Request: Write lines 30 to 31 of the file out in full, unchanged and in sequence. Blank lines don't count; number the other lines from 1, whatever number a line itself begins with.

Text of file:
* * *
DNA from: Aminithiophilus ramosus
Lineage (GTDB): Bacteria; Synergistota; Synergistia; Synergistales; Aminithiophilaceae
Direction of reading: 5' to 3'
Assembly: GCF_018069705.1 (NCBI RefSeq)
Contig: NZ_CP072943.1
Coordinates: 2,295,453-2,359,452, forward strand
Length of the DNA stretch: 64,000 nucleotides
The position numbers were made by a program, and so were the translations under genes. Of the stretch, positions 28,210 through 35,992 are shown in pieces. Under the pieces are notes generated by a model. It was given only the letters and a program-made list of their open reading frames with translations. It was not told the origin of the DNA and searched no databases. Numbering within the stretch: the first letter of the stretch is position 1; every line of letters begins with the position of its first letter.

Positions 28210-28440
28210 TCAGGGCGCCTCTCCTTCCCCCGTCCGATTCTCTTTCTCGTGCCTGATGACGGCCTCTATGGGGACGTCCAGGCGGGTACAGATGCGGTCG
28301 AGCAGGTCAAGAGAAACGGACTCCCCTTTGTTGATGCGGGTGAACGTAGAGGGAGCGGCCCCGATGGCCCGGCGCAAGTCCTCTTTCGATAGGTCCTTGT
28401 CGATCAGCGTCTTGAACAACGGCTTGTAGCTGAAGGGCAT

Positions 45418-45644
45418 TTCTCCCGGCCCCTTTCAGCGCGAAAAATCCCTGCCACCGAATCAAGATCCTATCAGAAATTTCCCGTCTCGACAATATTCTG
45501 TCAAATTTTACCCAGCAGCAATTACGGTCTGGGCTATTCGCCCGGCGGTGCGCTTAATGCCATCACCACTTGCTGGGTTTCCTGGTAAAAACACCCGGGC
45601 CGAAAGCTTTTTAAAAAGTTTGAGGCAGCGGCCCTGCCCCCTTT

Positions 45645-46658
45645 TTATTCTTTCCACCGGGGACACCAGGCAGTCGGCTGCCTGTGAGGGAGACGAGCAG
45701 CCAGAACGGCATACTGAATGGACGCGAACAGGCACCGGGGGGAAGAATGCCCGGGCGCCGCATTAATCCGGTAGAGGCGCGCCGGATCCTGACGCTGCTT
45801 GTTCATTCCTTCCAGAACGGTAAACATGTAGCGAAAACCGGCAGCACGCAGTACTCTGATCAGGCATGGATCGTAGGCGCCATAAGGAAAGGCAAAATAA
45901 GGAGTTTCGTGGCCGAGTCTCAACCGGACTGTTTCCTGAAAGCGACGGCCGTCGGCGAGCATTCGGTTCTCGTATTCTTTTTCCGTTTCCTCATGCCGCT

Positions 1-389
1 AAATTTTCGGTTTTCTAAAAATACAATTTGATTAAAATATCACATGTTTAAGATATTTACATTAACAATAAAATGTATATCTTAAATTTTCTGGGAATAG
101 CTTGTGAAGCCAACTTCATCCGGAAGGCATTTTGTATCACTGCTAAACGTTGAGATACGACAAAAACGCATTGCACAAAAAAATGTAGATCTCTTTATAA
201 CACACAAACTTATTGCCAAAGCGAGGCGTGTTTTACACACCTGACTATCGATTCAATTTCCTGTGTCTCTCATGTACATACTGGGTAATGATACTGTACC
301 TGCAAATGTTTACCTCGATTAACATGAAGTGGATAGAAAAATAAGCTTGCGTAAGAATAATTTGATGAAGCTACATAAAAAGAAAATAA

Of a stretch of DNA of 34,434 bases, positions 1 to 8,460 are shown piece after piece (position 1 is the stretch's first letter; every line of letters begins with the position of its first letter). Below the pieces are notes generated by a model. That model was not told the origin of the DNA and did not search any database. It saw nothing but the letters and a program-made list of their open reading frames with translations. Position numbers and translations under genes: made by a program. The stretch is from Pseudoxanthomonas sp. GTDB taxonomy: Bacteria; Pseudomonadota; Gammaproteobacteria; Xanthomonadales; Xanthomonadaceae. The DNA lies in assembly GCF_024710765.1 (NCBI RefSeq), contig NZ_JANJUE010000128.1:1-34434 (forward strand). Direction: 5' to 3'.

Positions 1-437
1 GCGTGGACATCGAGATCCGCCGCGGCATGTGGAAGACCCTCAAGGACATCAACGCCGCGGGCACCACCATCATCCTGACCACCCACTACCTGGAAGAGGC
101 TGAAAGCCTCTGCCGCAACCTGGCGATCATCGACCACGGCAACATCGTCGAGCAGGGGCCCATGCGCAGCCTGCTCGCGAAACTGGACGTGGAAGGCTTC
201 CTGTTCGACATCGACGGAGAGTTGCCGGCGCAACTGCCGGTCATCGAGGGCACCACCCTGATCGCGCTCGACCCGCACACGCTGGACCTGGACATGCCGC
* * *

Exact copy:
101 TGAAAGCCTCTGCCGCAACCTGGCGATCATCGACCACGGCAACATCGTCGAGCAGGGGCCCATGCGCAGCCTGCTCGCGAAACTGGACGTGGAAGGCTTC
201 CTGTTCGACATCGACGGAGAGTTGCCGGCGCAACTGCCGGTCATCGAGGGCACCACCCTGATCGCGCTCGACCCGCACACGCTGGACCTGGACATGCCGC